Explore Careers by Essential Skills
The essential skills profiles can:
- Help determine, based on skill sets, which career may best suit a particular individual.
- Assist job seekers to write a résumé or prepare for a job interview.
- Help employers to create a job posting.
Employers place a strong emphasis on essential skills in the workplace. Essential skills are used in nearly every occupation, and are seen as 'building blocks' because people build on them to learn all other skills.
Each profile contains a list of example tasks that illustrate how each of the 9 essential skill is generally performed by the majority of workers in an occupation. The estimated complexity levels for each task, between 1 (basic) and 5 (advanced), may vary based on the requirements of the workplace.
Aircraft Assemblers and Aircraft Assembly Inspectors (NOC 9521)
Aircraft assemblers assemble, fit and install prefabricated parts to manufacture fixed wing or rotary wing aircraft or aircraft subassemblies. Aircraft assembly inspectors inspect aircraft assemblies for adherence to engineering specifications. They are employed by aircraft and aircraft subassembly manufacturers.
- Read labels on instrument panels and on safety equipment to ensure they are appropriate for the aircraft. (1)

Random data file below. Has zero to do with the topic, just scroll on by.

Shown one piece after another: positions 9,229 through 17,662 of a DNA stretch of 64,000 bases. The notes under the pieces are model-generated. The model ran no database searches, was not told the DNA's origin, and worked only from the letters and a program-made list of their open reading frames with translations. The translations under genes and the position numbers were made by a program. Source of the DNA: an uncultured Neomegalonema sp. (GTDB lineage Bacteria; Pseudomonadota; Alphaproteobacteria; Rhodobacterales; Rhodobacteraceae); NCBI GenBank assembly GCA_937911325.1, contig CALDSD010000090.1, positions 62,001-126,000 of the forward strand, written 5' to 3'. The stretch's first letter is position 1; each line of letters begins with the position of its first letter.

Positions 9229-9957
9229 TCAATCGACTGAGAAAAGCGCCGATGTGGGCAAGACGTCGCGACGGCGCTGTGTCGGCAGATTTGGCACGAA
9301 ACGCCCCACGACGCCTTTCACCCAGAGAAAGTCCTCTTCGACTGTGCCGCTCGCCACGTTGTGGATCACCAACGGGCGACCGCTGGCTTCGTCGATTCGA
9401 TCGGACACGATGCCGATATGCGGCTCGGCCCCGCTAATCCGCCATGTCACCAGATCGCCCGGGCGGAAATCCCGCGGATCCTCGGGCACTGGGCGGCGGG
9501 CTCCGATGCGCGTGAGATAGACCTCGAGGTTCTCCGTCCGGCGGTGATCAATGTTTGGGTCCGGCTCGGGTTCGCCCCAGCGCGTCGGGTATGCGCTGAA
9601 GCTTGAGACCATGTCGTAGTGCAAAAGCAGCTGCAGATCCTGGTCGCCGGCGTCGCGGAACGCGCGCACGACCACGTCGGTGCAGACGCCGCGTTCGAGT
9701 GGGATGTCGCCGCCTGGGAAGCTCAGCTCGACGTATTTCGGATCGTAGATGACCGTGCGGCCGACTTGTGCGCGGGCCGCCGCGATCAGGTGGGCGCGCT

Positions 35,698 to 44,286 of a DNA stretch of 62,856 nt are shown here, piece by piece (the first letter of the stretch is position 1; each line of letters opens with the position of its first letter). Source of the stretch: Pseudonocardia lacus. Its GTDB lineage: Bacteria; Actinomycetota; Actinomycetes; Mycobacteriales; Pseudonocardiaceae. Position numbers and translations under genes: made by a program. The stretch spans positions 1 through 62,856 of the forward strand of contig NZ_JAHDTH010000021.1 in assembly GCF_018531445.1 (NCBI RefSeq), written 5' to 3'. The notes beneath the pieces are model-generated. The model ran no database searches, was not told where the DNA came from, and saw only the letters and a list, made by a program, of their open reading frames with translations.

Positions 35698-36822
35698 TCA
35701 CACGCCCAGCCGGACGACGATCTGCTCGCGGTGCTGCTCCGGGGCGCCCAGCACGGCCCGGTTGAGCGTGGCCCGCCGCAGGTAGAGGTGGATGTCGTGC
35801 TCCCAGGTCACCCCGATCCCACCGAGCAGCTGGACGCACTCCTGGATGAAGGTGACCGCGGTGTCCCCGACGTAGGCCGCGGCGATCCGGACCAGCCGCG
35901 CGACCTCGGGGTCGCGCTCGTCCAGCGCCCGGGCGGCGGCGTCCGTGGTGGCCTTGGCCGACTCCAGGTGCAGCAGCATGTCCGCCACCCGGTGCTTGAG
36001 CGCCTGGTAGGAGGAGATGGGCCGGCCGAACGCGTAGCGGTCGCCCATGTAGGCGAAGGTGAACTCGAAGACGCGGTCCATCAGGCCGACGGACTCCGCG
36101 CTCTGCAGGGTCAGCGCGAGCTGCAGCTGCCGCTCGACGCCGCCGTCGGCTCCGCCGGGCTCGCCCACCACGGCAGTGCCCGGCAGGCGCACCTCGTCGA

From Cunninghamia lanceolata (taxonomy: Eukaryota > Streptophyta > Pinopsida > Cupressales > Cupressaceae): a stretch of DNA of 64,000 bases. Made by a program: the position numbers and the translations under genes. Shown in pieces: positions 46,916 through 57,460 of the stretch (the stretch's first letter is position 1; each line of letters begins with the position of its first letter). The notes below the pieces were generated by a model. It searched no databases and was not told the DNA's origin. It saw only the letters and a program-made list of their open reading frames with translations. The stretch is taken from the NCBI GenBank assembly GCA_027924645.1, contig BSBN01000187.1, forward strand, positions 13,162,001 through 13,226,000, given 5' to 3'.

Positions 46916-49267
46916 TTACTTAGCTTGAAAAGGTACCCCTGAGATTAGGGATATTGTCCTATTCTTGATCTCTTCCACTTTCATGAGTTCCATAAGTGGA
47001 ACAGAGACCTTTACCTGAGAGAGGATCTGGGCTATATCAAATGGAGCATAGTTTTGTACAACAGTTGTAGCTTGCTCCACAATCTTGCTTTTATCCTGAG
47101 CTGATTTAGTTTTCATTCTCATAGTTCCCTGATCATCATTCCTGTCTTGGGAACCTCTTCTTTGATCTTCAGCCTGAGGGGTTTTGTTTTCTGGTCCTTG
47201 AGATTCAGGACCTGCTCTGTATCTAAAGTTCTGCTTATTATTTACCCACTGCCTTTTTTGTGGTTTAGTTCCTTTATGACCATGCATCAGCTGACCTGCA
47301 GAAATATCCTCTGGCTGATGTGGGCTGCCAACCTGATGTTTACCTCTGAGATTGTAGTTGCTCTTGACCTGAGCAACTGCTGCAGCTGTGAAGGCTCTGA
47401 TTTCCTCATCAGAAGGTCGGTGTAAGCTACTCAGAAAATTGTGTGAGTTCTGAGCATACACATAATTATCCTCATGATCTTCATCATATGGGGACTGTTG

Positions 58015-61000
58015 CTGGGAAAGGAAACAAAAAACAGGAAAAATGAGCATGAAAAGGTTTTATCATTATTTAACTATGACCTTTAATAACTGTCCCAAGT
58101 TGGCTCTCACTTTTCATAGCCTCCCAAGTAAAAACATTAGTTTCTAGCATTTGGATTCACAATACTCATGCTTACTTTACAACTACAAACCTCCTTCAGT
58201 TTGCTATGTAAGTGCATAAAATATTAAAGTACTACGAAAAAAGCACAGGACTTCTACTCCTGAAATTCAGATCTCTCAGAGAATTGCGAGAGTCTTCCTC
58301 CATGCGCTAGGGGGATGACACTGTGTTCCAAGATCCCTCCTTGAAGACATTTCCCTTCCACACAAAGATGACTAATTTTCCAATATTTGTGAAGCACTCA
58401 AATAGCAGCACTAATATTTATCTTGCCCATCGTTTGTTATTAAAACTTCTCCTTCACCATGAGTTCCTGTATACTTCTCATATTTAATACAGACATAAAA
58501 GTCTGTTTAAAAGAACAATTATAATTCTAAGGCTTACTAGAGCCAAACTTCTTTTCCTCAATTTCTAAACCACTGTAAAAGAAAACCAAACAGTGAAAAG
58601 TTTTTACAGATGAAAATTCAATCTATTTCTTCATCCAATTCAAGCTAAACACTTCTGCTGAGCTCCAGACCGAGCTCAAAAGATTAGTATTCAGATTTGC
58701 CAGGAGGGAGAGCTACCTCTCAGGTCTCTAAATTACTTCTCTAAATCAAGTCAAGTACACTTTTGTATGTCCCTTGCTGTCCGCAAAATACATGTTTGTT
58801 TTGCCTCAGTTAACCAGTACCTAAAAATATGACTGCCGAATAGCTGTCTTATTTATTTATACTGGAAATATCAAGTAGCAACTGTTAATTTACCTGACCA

- Read government regulations governing aircraft construction. (2)
- Read specifications for the assembly and modification of parts. (2)
- Read shop orders to determine the next operation and to verify that previous operations have been completed and signed off. (2)
- Read survey inspection reports (SIR) which record all the problems which need to be addressed before a specific job is deemed complete. (3)
- Read aircraft assembly manuals to find out what to do when parts are rejected or how to repair an assembly which does not conform to standards. (3)
- May read the Canadian Forces Technical Orders (CFTO) which contains information on parts installation, testing and inspection. (4)
- Read parts lists which show the availability and storage location of various parts. (1)
- Read safety labels and paint, solvent and glue labels. (1)
- Read identification tags showing serial numbers of parts and defect tags which indicate a fault such as an undersized part. (1)
- Read forms which record anomalies and non-conformances. (2)
- Read work schedules and aircraft completion schedules. (2)
- Obtain information about tolerances and "just in time" deliveries from charts. (2)
- Read graphs showing the cost of production and the number of rejects per employee. (2)
- Recognize common angles in schematics when planning the installation of new mechanical assemblies. (2)
- Complete forms for ordering parts and for recording the results of inspections. (2)